Russell T Davies
Executive Producer/Creator/Show runner
Russell T Davies is one of the UK's most influential and highly-regarded television writers. In 2008, he was awarded an OBE (Order of the British Empire) for his writing services to television, and in 2006 he was honored with the prestigious Dennis Potter Writer's Award from BAFTA.
In 2003, Davies was charged with reinventing "Doctor Who" for a BBC One's primetime audience. Davies' regeneration of the title took the nation to fever pitch and huge ratings success. This critical acclaim characterized his five years as lead writer and show runner, with audiences reaching peaks of 13 million and over 40 percent share. The series won countless awards, including a BAFTA for Best Drama Series and National Television Awards for Best Drama and Actor, four years in succession.
The success of "Doctor Who" led to Davies' creation of two new series, "Torchwood" and "The Sarah Jane Adventures." In the UK, "Torchwood" retains its record as the highest-rated drama on the digital channel BBC Three. The title's move to BBC One led to further ratings and critical success.
Davies was also the writer and creator of the critically-acclaimed and vastly popular "Queer as Folk," the adaptation of which ran for five years on Showtime. Other credits include award-winning series "The Second Coming," "Bob & Rose" and "Casanova."
Julie Gardner is Russell T Davies' producing partner and Senior Vice President, Scripted, BBC Worldwide Productions. Prior to joining the team in 2009, Gardner was Head of Drama Commissioning and Head of Drama for BBC Wales. In this role, she was responsible for heading up the revival of "Doctor Who," as well as the successful series, "Torchwood" and "The Sarah Jane Adventures." Her leadership also led to the production of an unparalleled string of hit dramas including "Life on Mars," "Ashes to Ashes," "Being Human," "Girl in a Cafe," "Stuart: A Life Backward," "Mistresses" and "Casanova," for which she received a multitude of awards.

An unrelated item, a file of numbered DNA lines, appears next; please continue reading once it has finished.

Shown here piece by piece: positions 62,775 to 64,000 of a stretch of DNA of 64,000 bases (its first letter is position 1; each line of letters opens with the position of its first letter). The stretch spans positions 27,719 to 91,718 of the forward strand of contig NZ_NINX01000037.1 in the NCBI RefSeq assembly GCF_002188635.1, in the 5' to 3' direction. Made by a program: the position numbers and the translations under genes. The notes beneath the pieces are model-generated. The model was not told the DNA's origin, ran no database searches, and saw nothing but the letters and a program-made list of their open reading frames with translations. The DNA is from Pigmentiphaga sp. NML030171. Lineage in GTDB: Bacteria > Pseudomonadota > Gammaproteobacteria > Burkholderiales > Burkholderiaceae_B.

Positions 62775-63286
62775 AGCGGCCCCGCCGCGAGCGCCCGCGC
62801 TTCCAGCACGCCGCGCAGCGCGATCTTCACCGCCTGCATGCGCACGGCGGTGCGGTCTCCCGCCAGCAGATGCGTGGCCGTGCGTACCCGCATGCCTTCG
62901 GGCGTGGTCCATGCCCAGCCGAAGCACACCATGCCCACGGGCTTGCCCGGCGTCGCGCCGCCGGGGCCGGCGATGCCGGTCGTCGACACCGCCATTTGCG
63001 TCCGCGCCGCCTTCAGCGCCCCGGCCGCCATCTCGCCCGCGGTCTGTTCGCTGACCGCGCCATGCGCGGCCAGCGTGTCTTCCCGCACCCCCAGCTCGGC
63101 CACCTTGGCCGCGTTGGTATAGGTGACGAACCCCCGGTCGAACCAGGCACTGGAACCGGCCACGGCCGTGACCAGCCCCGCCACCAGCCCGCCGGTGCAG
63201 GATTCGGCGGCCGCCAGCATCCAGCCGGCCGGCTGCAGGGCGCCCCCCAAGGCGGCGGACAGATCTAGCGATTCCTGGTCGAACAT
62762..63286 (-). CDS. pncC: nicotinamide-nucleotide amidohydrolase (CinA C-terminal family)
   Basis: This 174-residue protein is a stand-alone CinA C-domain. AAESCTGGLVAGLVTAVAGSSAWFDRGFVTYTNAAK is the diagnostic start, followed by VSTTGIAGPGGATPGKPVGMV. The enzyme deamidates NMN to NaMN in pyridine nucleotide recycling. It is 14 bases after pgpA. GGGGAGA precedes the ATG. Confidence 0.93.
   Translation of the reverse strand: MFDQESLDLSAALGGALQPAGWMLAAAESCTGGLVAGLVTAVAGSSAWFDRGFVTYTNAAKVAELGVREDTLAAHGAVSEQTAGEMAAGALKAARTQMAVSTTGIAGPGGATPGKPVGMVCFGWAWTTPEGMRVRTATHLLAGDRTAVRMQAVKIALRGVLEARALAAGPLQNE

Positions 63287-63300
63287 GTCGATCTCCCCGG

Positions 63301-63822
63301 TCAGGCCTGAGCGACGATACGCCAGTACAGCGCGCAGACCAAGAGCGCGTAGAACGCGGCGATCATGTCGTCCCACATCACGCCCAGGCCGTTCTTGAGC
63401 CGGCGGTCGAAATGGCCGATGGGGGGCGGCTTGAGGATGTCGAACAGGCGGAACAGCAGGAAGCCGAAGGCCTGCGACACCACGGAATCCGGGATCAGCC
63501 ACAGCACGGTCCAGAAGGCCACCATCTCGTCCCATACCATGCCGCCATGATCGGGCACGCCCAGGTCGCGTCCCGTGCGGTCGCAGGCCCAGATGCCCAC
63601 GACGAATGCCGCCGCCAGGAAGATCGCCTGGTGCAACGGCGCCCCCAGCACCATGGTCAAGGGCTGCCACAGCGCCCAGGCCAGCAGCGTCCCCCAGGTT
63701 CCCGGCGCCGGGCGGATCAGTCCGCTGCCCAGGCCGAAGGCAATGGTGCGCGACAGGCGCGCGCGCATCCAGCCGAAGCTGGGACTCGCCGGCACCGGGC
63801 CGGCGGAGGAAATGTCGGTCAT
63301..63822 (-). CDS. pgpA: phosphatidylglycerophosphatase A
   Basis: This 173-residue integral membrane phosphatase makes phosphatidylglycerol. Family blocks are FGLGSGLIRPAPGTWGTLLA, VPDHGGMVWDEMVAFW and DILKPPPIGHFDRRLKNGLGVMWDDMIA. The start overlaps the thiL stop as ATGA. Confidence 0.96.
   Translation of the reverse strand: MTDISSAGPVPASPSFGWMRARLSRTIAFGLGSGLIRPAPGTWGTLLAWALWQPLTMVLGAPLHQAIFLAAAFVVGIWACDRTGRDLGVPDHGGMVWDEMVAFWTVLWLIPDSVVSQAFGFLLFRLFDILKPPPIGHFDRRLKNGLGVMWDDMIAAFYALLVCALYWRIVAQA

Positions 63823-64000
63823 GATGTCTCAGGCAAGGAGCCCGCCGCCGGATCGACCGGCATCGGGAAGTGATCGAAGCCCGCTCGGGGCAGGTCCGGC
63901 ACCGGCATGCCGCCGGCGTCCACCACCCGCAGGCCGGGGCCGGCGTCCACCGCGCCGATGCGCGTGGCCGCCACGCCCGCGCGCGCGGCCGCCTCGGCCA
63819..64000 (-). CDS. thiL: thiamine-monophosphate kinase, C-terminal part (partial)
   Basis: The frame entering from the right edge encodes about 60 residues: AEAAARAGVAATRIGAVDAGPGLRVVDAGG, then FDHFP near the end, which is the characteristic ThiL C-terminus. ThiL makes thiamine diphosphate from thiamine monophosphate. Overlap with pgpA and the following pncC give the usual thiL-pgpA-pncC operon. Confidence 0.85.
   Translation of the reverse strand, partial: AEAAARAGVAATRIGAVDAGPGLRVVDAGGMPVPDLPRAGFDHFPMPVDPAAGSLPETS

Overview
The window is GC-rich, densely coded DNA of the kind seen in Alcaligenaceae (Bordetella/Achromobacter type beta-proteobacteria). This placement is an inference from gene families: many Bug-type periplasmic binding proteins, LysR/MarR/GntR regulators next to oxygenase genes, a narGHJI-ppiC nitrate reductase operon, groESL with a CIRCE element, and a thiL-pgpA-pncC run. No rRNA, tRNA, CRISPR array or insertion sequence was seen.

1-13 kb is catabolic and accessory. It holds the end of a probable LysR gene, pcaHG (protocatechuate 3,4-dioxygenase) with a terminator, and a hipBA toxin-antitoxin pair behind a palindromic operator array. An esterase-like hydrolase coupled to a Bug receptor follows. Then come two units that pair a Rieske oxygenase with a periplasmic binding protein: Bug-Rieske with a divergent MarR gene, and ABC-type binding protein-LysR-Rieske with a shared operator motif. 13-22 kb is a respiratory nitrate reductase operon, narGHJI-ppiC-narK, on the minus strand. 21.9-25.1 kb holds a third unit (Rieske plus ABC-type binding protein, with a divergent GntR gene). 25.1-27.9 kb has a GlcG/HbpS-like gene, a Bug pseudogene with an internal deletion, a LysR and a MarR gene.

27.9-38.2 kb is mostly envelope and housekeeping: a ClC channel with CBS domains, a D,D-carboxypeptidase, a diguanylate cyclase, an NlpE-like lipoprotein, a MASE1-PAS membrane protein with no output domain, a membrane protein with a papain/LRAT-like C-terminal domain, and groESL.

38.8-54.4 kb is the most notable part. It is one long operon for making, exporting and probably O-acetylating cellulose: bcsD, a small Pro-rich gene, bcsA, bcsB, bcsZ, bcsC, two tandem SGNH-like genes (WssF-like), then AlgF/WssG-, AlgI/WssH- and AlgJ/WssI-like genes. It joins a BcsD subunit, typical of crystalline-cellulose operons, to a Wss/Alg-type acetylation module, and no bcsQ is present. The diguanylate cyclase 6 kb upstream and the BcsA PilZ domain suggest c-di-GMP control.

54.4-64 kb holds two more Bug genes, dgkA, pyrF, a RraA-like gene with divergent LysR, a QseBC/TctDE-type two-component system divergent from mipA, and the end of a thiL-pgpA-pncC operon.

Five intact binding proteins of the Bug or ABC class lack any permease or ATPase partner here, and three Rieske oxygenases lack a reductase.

Jane Tranter kick-started the scripted and unscripted push of BBC Worldwide Productions in January 2009 as EVP and head of the company. In addition to refreshing and overseeing hit shows such as "Dancing with the Stars" and "What Not to Wear," Tranter has seen into production "Torchwood: Miracle Day," "Top Gear" and a range of other programs currently in production with a variety of cable broadcasters. Working across both reformats of acclaimed British shows for U.S. audiences, as well as original pieces, Tranter and her team work with broadcasters, producers and talent on both sides of the Atlantic.
Before coming to the States to join BBC Worldwide Productions, Tranter held the post of Controller of BBC Fiction in the UK. With a budget of approximately $500 million, Tranter was responsible for commissioning the BBC's entire drama, comedy, motion picture and program acquisition output, leading a portfolio of diverse and distinctive productions including "Little Dorrit," "Criminal Justice," "Gavin and Stacey," "Heroes," "House of Saddam," "Doctor Who," "Rome," "Blackpool," "Bleak House" and "State of Play."
From 2000–2006 Tranter was Controller of BBC Drama Commissioning, responsible for leading the team that modernized and reinvented the BBC's drama output. Before that, Tranter headed up in-house drama at the BBC working as an Executive Producer on a number of award-winning films, mini-series and series.
In 2009, Tranter received BAFTA's Special Award in recognition of her outstanding creative contribution to the television industry.